After you’ve got a few dishes under your belt and are starting to make a name for yourself in your kitchen, you’ll want to broaden your gastronomic horizons, so you might start looking for a fancy gourmet cookbook to further impress your flatmates. You might settle on _Roast Chicken and Other Stories_ by Simon Hopkinson – a widely acclaimed cookbook from an extremely well-respected chef. It has, after all, been voted “The most useful cookbook of all time” by _Waitrose Food _Illustrated. And there’s no denying it, it is a great book, filled with mouth-watering recipes punctuated by Hopkinson’s gushing prose and some eye-catching illustrations. However, this is certainly not a book for students. Have you ever walked into a Rootes kitchen and seen someone tucking into deep-fried calves’ brains with sauce Gribiche, or grilled pigeon with shallots, sherry vinegar and walnut oil? I thought not. The ingredients are all far too expensive and many of the recipes require hours of careful preparation. Books like this are useful for ideas – such as the ground-breaking discovery that lamb and anchovies are made for each other – but if a family friend gives you this next Christmas with the words “So, I hear you’re becoming a bit of a storm in the kitchen!” don’t forget that their kitchen may look a bit different to your grimy student one when you come to use it.

The latest addition to my cookbook collection is Rick Stein’s _Spain_, which came out last week, but I’m sad to say is utterly useless to a money-scrimping student. I bought the book hoping to find viable recipes for mouth-watering tapas, hearty mountain stews and aromatic paellas. While these dishes all feature in the book, it is hard to imagine a skint, busy student whipping them up from Stein’s instructions. I picked the first three dishes I made – lettuce, anchovy, egg and crouton salad; white bean stew with pork and sausages; hake with clams, asparagus, peas and parsley – for their simplicity and their potential for adaptability. The hake was exquisite, but its success lies largely in the quality of the fish and a really good fresh fish stock, both of which cost an arm and a leg. The main ingredients for the bean stew – white beans, streaky bacon, black pudding and chorizo – don’t cost a lot, but the dish took close to two and a half hours to prepare, so although tasting good (much like a Spanish-style Cassoulet) it didn’t merit the time wasted – all I can say is, thank God my exams are over. The salad was crisp and fresh, but it occurred to me while eating it that it really didn’t require a highly detailed recipe – even the dressing is quite simple. This book is all about faff, and I’m all for a bit of faff, but not in the extremes that Stein seems to recommend it.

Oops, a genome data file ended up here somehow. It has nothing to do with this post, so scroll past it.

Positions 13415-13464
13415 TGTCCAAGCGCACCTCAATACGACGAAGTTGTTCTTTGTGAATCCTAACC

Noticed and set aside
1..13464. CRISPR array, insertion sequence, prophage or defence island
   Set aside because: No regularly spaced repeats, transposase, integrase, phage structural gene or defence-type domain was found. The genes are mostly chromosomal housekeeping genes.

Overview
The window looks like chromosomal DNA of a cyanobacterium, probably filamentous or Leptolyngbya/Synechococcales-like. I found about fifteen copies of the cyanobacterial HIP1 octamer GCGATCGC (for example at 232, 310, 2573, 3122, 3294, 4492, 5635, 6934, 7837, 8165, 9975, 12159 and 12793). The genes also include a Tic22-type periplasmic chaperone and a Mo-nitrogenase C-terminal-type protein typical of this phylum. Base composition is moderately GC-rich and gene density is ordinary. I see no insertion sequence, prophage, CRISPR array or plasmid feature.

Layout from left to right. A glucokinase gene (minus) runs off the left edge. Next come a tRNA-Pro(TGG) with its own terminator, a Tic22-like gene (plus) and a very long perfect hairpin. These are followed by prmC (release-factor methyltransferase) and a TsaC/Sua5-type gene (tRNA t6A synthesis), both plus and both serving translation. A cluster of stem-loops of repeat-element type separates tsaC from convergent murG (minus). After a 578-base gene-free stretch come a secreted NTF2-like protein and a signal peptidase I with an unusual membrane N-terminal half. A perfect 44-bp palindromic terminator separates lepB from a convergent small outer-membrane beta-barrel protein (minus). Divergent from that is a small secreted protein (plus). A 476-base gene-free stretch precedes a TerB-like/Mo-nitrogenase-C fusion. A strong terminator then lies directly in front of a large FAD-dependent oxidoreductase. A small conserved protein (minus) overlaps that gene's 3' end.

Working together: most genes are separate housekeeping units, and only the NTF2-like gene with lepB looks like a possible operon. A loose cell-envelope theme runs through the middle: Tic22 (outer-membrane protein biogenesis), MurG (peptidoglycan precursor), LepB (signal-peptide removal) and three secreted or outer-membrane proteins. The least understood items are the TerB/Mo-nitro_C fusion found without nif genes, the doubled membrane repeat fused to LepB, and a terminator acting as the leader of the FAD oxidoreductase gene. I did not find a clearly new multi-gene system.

As a student cook, it’s important to remember what you’re really trying to accomplish when using a recipe book: a cheap tasty meal. It’s about using paprika instead of saffron, Oxo cubes instead of fresh stock, frozen meat instead of fresh. A good cookbook should provide you with inspiration so you can cut financial corners while making food that tastes great on a daily basis.